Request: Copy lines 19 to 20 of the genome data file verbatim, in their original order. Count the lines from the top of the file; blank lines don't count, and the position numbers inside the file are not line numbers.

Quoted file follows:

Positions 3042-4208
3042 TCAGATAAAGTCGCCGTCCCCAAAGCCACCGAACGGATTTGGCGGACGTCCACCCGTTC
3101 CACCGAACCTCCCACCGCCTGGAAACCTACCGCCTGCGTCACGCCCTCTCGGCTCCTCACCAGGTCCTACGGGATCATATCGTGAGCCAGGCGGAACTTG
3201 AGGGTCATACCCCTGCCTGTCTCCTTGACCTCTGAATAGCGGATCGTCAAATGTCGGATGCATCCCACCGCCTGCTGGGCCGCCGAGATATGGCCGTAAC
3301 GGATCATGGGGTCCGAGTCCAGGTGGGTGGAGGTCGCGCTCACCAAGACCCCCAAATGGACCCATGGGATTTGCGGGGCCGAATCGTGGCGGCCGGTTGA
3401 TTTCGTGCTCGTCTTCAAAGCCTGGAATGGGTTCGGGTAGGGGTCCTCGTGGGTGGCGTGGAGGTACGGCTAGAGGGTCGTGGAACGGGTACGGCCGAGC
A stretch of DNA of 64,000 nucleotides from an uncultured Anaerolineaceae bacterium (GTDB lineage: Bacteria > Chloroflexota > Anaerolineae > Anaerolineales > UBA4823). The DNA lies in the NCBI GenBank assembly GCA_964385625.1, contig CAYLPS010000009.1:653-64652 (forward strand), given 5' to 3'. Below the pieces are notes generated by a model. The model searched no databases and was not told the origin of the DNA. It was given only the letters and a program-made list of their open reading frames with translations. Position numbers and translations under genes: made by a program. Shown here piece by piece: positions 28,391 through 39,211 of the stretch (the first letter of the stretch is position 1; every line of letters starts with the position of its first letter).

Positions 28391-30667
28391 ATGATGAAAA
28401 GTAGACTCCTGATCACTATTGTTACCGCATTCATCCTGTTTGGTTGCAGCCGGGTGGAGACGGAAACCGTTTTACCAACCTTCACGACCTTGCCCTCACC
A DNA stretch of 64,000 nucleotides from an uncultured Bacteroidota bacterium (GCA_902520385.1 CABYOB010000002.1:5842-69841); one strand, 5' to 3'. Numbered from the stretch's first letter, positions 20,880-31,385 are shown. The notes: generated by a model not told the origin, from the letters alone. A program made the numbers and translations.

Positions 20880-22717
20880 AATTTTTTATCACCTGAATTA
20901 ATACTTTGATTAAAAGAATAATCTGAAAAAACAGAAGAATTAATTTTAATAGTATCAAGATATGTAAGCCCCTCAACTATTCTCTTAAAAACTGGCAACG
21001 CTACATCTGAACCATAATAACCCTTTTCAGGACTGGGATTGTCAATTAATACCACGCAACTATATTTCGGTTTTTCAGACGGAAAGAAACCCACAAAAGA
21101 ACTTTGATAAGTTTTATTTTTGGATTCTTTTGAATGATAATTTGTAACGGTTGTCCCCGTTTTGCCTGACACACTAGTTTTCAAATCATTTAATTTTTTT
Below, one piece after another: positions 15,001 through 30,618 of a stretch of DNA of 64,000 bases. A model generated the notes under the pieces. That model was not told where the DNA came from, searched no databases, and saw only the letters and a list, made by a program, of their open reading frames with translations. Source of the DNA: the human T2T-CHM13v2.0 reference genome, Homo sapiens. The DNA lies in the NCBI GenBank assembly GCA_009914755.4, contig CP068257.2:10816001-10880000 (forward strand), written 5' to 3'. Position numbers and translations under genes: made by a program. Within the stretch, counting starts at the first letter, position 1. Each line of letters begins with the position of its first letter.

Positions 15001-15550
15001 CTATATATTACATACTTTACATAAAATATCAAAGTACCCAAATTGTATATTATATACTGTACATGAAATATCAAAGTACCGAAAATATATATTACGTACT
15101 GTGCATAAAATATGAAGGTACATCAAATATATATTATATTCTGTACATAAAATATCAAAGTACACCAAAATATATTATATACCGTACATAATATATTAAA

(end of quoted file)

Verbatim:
15001 CTATATATTACATACTTTACATAAAATATCAAAGTACCCAAATTGTATATTATATACTGTACATGAAATATCAAAGTACCGAAAATATATATTACGTACT
15101 GTGCATAAAATATGAAGGTACATCAAATATATATTATATTCTGTACATAAAATATCAAAGTACACCAAAATATATTATATACCGTACATAATATATTAAA